Happiness and the craving for knowledge

12 Nov

Last week I came across a new word that I love – epistemophilia.  It was employed by psychoanalysts Sigmund Freud and Melanie Klein, and although it means basically ‘love of knowledge’ it isn’t necessarily a positive term. 

Klein’s student Wilfred Bion in particular developed the use of the word.  He saw the drive to know as essential to our psychic health. If we find someone, generally in early life, who is willing and able to contain the unbearable feelings which we all experience as infants,  and hand them back to us in a manageable form, then we can generally learn to control those feelings ourselves. In the process we acquire knowledge about ourselves and our interactions with the outside world. We become able to think.

But if we fail to find anyone who fulfils this function, an inability to know can result, and we may suffer from an uncontained ‘nameless dread’.  In later life some of us feel the urge to displace this dread by filling ourselves up with intellectual content.  This version of epistemophilia may make us feel a bit more secure for a while, but we’ll find as time goes on that we need more and more of the stuff.  Hence the desperate and indiscriminate craving for knowledge which I mentioned in my earlier blog (October 15).

readingIncidentally, while searching for a picture to illustrate this piece, I googled ‘reading’.  Most of the images that came up were of women, children and animals (teddy bears and Snoopy do love to read, apparently). When I googled ‘looking at computer screens’, most of the images that came up were of men. This bloke on the left is an exception, perhaps because he isn’t just curling up with a book – he’s really getting on top of  this reading business. He may, indeed, be suffering from epistemophilia. 

Sexual stereotyping is alive and well, it seems. In fact, it could be getting worse. 

 

 

 

 

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More stuff on stuff

9 Nov

The debate about whether stuff can make you happy has been intensified recently by the latest terrifying predictions on climate change. Greenhouse gas emissions must be cut by almost fifty percent by 2030  if we’re to avert global environmental catastrophe, including the loss of every single coral reef, the disappearance of  Arctic ice, and the destruction of small island states (https://www.theguardian.com/environment/2018/oct/08/global-warming-must-not-exceed-15c-warns-landmark-un-report)

People of my generation have got used to thinking (guiltily) that this level of catastrophe isn’t going to happen in our lifetimes.  But if we’ve only got twelve years, then it’s quite possible that it will. 

not buying clothesThe slightly-less-than- appalling news is that we can all do a bit to try to make things better.  Eat less meat, drive our cars less, insulate our homes.  Rather more challenging from my point of view is the advice sent in by one Guardian reader:  never buy anything new until the old one breaks, including clothes.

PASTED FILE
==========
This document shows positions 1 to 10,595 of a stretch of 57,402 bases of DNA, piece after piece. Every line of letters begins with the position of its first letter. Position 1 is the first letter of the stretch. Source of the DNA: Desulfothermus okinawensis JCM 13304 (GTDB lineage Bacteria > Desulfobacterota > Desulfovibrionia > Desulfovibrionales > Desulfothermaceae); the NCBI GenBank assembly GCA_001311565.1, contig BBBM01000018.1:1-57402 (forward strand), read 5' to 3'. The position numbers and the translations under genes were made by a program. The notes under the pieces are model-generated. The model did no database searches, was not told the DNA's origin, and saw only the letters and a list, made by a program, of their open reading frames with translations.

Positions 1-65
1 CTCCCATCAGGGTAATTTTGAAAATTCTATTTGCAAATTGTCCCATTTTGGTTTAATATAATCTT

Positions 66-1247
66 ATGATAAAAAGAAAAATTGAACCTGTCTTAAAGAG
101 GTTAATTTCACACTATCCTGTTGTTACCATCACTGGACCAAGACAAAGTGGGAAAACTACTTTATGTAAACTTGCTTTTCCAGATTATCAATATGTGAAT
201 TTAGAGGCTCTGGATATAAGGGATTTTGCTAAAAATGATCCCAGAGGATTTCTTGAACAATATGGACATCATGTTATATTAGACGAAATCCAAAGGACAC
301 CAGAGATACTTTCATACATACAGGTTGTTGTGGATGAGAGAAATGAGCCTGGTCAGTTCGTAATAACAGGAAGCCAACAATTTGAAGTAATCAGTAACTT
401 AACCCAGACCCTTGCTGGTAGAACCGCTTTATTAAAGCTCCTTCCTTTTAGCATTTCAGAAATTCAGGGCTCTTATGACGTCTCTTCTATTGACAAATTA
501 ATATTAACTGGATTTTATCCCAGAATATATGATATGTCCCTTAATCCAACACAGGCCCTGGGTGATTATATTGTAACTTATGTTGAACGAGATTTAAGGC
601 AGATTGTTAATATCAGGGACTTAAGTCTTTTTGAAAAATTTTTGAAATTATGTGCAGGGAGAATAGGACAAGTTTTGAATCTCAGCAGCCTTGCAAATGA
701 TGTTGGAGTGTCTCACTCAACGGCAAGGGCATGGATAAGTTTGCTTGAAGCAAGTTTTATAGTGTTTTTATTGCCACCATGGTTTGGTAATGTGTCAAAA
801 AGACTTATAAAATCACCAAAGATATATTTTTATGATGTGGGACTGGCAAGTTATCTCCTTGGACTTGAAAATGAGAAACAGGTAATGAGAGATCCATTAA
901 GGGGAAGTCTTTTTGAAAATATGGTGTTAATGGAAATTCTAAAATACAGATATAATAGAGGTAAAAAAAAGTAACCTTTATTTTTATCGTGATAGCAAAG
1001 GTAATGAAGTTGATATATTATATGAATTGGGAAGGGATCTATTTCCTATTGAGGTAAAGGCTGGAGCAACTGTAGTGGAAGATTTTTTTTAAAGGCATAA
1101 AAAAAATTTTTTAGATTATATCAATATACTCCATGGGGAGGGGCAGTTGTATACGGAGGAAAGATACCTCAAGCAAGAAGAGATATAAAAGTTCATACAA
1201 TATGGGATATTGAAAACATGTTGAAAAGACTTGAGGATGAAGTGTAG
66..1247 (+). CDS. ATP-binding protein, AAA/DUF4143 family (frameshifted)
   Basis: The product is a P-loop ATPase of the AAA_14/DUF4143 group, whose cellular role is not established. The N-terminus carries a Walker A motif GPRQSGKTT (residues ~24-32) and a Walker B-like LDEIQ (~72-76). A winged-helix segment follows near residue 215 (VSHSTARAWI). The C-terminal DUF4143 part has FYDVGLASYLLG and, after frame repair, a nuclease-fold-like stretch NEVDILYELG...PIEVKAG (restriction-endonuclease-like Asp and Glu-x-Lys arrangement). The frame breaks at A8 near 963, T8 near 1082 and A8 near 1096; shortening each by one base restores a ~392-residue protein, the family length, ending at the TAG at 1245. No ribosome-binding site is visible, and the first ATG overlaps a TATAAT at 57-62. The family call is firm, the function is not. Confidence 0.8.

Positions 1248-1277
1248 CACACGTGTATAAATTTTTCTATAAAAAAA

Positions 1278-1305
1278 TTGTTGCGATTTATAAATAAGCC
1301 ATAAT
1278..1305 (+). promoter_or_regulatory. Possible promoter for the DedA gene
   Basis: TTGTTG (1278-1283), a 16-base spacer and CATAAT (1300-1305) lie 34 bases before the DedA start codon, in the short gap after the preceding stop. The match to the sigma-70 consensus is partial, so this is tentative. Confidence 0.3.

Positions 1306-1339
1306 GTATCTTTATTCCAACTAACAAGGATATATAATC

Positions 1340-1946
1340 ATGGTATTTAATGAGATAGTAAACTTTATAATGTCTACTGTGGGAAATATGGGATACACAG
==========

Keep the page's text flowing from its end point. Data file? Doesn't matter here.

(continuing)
My clothes hardly ever break. And I’ve certainly got more than enough to last me the rest of my life. Does that mean I can’t buy any more, ever?  Not a happy thought as far as I’m concerned. 

What is thinking for?

15 Oct

A footnote to my last blog: I realise that reading doesn’t always lead to thinking, nor should it. Just after I’d posted my blog I heard a discussion on the Radio 4 arts review programme Front Row (10 October – World Mental Health Day) about the part reading novels can play in combating depression.  For this exercise you need to choose novels which aren’t too taxing. Marian Keyes, herself a novelist, favoured Margery Allingham, while the presenter Stig Abbell was an enthusiastic champion of P.G. Wodehouse. ‘I never go anywhere without a book,’ Keyes told us – she refers to it as her ‘emergency novel’. Once she’s feeling a bit better then she can move on to something more challenging. Continue reading

Living intensely

10 Oct

‘When was the last time you did something for the first time?’ the American singer Darius Rucker asks us.  I’d like to reply, ‘Well yesterday I read a new review of a new book, The Life Intense: a Modern Obsession, by Tristan Garcia. Does that count?’ 

bungy jumping

Most people, I suspect, would say, ‘No.’  Reading isn’t actually doing anything, is it?  A few years ago, after a pleasant lunch in a King’s Cross pub, I was preparing to toddle back to my researches. ‘You’re going to drop dead one day in the British Library,’ my friend Richard commented. Just for a moment I thought he was conjuring up for me a vision of the ideal demise. Then I realised he was having a go at me – telling me that I wasn’t living life to the full. This, as far as he was concerned, involved three hour lunches, laughter, and another glass of red wine.  Lovely in its way – meeting up with friends has always been one of my greatest pleasures.  Still, I don’t want to spend all of my time doing it. And keeling over in the British Library still feels like my idea of a Good Death – provided it doesn’t happen for a while yet.